“People just don’t go because it’s easier not to; it’s easier not to go down to the drugstore and do it,” Kiffin said. He added that medical staff members and coaches, who often know players intimately from recruiting, had actively spoken with holdouts, prying for details about the reasons for their reluctance. Interest soared in the weeks before the season’s scheduled start, he said, much like how a student might treat the urgency of a term paper.
Some coaches have tried to help players’ parents navigate an uncertain era. Jedd Fisch, the new coach at Arizona, said he had used video calls to make a blunt case to parents: “I don’t want to have to call you to tell you your son’s in the hospital.”
Although many teams say they have largely focused their arguments on the medical and societal benefits of vaccines, players have nudged teammates by appealing to their competitiveness. And coaches and medical personnel have explained the aggravations, like masks and testing, that will come with remaining unprotected during the season.
“They have to decide for themselves if it’s the right decision,” said P.J. Fleck, the coach at Minnesota, where more than 30 Gophers missed last season’s Nebraska game because of a viral outbreak. “But there’s times that you don’t have the choice of the consequence, and you have to know the consequence based on your decision.”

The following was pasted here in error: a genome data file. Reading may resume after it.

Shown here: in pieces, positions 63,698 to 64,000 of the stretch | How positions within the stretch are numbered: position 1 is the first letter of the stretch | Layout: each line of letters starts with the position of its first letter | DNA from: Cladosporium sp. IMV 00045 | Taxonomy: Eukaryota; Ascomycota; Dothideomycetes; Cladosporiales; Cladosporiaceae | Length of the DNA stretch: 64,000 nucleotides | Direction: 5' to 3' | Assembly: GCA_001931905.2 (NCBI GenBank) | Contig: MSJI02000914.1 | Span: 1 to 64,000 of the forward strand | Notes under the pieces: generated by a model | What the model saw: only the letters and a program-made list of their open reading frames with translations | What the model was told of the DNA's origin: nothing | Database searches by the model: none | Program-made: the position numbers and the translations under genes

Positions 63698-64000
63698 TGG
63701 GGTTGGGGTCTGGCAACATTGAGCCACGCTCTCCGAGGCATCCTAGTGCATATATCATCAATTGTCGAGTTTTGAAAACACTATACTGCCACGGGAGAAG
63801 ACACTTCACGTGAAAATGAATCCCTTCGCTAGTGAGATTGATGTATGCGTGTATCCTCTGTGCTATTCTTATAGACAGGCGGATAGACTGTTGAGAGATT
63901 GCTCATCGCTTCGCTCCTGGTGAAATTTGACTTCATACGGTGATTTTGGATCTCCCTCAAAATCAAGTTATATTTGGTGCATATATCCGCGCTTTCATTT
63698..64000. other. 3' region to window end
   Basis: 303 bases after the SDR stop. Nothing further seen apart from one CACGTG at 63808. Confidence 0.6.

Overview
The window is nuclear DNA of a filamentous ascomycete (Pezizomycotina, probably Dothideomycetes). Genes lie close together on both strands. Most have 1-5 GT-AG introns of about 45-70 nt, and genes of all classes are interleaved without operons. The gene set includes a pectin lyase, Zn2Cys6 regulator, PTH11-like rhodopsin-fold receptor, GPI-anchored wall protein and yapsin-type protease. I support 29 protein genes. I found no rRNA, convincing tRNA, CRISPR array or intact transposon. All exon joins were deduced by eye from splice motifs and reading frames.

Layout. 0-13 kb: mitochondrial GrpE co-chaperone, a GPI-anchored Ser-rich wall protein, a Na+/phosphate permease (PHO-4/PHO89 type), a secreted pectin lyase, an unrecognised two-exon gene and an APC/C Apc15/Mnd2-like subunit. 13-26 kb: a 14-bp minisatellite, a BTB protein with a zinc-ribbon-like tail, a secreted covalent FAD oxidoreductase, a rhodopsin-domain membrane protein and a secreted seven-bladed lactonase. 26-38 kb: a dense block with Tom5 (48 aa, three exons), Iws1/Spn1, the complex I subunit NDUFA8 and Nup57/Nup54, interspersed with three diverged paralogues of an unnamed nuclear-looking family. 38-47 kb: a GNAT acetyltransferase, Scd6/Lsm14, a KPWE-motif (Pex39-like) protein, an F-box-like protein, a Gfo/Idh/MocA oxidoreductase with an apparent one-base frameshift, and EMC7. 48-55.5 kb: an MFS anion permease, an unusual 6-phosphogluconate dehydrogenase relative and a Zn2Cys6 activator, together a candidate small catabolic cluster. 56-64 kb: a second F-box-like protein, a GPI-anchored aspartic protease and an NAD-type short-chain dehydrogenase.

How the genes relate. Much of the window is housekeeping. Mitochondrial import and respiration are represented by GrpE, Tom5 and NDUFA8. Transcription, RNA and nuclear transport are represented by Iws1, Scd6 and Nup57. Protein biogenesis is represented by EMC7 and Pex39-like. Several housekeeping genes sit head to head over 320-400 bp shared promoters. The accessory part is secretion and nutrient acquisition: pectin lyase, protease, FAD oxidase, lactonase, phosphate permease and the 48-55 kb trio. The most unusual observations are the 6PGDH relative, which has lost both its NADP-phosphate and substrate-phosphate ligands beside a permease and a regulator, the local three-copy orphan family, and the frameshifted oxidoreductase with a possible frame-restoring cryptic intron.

Beyond any individual inconveniences, the country’s top college football conferences are showing little patience for outbreaks and have warned that teams could forfeit games if they cannot field enough players. But even if a team can muster enough of its roster, unvaccinated players could be left behind for weeks if they are swept into contact tracing. Missed games, some coaches have cautioned, may well dampen a player’s professional prospects.
One week after the next, vaccination rates edged up, one player at a time.
In Tucson, Ariz., Fisch seemed to use every meeting to remind the Wildcats where their numbers stood.
“We wanted to make it something we could win,” he said. “We want to count wins.”
At last, not long ago, the final person who had not received the shot texted Fisch a picture of a vaccination card. By his count, the coach said, Arizona was 1-0, even before Saturday’s opener against Brigham Young.